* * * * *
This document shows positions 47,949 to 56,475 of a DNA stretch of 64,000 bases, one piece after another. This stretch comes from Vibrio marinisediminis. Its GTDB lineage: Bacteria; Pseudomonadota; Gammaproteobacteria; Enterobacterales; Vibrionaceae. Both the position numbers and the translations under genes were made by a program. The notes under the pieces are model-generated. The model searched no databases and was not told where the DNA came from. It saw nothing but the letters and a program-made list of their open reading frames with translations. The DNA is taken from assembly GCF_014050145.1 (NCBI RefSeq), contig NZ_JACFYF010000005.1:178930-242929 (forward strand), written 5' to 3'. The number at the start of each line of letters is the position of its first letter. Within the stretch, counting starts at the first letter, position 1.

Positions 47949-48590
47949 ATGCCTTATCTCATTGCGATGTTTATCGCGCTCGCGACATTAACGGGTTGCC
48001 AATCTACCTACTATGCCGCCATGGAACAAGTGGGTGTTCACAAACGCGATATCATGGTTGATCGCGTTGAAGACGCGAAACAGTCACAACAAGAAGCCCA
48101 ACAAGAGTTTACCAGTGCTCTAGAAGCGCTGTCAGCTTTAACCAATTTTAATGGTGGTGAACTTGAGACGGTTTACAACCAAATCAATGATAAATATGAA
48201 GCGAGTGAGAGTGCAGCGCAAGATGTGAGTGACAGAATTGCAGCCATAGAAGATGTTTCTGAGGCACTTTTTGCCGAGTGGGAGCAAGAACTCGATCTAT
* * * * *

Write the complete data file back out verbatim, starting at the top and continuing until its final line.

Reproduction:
This document shows positions 47,949 to 56,475 of a DNA stretch of 64,000 bases, one piece after another. This stretch comes from Vibrio marinisediminis. Its GTDB lineage: Bacteria; Pseudomonadota; Gammaproteobacteria; Enterobacterales; Vibrionaceae. Both the position numbers and the translations under genes were made by a program. The notes under the pieces are model-generated. The model searched no databases and was not told where the DNA came from. It saw nothing but the letters and a program-made list of their open reading frames with translations. The DNA is taken from assembly GCF_014050145.1 (NCBI RefSeq), contig NZ_JACFYF010000005.1:178930-242929 (forward strand), written 5' to 3'. The number at the start of each line of letters is the position of its first letter. Within the stretch, counting starts at the first letter, position 1.

Positions 47949-48590
47949 ATGCCTTATCTCATTGCGATGTTTATCGCGCTCGCGACATTAACGGGTTGCC
48001 AATCTACCTACTATGCCGCCATGGAACAAGTGGGTGTTCACAAACGCGATATCATGGTTGATCGCGTTGAAGACGCGAAACAGTCACAACAAGAAGCCCA
48101 ACAAGAGTTTACCAGTGCTCTAGAAGCGCTGTCAGCTTTAACCAATTTTAATGGTGGTGAACTTGAGACGGTTTACAACCAAATCAATGATAAATATGAA
48201 GCGAGTGAGAGTGCAGCGCAAGATGTGAGTGACAGAATTGCAGCCATAGAAGATGTTTCTGAGGCACTTTTTGCCGAGTGGGAGCAAGAACTCGATCTAT